Mr. Tarabich (1829-1899) was an illiterate peasant and therefore did not write down his prophecies but told them to his godfather and priest, Zaharije Zaharich (1836-1918). The priest wrote down the visions and prophecies. Unfortunately some of them were lost due to a fire. It is possible that the Serbian government has a secret file on the prophecies, which they kept from the public. Mr. Tarabich’s prophecies were so accurate the government didn’t want the people to know about them. They interviewed Mr. Tarabich at length and kept a record of the inter view. Therefore it is possible that additional information could come forth at a future date.


The reason the government was so concerned is that Tarabich’s visions were primarily about the future of Yugoslavia from before the time of World War I, the rise and fall of ruling dynasties and how some were murdered or fled, the various wars among the people and the changes in relationships with Turkey or the Ottoman Empire, the Austrian-Hungarian Empire, the Nazis, and Communism. He predicted the rule of Tito, his death and the government that followed—all accurate except the way Tito died. Tarabich said Tito’s death would be caused from a fall from his horse. Sever and Vanjaka state that death was caused by exacerbated diabetes. (One wonders if it could have been a combination of both causes.)


In any event, the extended period covered by Tarabich’s prophecies and the astounding way they have proved so accurate for the people of the Balkans make his prophecies for our time of critical interest and concern today. Tarabich appears to have been a loving, humble man, faithful to his beliefs, his country and family, although he greatly lamented the various wars between his people. He considered himself a Yugoslavian and not a Serbian, although his village of Kremna was in Serbia and he spoke the language. He considered the Croatians, Serbians, Slovenians, etc., all brothers. Even the languages are made up of words familiar to them all. Tarabich speaks against the hatred that rises up between them. He prophesied that after World War II there would be a time of apparent peace and abundance, but then that old hatred would rise again (and so it has).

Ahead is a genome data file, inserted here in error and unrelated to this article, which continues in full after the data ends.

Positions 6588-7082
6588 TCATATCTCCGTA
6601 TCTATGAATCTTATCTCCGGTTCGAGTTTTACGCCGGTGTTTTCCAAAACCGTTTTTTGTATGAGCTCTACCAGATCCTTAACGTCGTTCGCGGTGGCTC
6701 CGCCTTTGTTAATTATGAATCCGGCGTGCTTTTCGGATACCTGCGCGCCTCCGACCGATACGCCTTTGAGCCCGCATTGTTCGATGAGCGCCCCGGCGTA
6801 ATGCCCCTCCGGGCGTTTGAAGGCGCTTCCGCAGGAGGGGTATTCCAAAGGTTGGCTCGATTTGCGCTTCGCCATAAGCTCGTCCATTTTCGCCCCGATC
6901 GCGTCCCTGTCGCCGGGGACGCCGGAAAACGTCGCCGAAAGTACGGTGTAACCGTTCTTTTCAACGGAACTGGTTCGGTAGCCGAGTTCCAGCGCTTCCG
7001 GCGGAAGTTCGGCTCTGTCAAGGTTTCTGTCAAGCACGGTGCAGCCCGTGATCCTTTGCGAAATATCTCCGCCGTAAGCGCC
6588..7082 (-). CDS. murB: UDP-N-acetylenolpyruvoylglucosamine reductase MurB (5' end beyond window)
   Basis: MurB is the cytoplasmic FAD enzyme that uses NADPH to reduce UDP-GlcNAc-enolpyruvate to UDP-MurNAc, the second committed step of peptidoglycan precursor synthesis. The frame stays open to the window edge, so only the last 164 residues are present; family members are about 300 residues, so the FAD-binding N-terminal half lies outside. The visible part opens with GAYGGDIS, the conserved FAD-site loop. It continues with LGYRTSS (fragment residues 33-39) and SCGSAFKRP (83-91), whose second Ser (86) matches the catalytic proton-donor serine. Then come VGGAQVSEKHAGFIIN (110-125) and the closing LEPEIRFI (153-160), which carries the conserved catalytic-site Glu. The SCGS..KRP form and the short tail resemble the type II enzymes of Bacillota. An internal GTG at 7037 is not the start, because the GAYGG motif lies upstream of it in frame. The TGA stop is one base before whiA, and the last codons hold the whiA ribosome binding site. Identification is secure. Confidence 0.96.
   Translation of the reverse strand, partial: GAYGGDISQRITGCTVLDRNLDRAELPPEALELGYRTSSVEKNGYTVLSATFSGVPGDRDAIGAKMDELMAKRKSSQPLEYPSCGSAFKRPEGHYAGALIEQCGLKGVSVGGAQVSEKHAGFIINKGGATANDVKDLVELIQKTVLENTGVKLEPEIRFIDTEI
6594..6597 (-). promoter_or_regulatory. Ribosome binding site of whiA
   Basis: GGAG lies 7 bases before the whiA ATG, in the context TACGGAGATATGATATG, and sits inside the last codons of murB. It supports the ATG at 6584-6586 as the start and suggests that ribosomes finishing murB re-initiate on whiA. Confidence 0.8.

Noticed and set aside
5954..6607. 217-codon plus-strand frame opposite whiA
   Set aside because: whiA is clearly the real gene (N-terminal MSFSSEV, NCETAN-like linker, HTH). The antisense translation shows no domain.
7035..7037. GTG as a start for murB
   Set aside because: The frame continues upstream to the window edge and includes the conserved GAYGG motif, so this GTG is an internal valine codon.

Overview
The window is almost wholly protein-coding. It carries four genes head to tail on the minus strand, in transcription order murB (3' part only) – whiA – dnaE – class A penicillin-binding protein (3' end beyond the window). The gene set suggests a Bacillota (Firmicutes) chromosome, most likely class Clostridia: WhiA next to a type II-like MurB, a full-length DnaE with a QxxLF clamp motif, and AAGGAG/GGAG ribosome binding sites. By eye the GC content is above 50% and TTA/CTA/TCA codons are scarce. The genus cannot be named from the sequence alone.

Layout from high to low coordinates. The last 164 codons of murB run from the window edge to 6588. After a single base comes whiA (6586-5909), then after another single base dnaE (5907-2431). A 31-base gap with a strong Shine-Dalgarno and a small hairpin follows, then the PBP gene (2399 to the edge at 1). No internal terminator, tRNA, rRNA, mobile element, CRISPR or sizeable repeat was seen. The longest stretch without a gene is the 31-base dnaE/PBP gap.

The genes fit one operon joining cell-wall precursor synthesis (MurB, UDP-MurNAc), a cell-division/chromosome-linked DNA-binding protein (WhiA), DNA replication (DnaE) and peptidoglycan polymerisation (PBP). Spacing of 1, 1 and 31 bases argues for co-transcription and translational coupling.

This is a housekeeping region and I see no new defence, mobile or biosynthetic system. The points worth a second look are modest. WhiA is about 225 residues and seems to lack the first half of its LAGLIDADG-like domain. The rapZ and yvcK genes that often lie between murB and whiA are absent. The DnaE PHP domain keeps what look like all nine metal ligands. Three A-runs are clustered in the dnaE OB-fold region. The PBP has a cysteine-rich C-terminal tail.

On a world scale Mr. Tarabich predicts World War III, in which every country would be affected except one country as large as Europe which is surrounded by water (Australia?). He predicted some of the modern inventions, and described some of the modern military missiles. He predicted that people would go underground for protection but that millions of people would die. He states that those who are ground soldiers will fare better than those flying the skies. He sees a lot of dead bodies falling from the sky onto a field near his home. He also predicted a world court, which would be disregarded by some big kings and some small kings, and that there would be numerous small wars prior to the larger WWIII. In the end Archangel Michael would return (he is considered a guardian angel of the Balkans), and there will be a man with red hair, who will rule the world in peace for a thousand years! I have made my comments short so that you can read the greater details and more prophecies in The Balkan Prophecy.

Always remember that prophecies do not have to happen. Man can change things.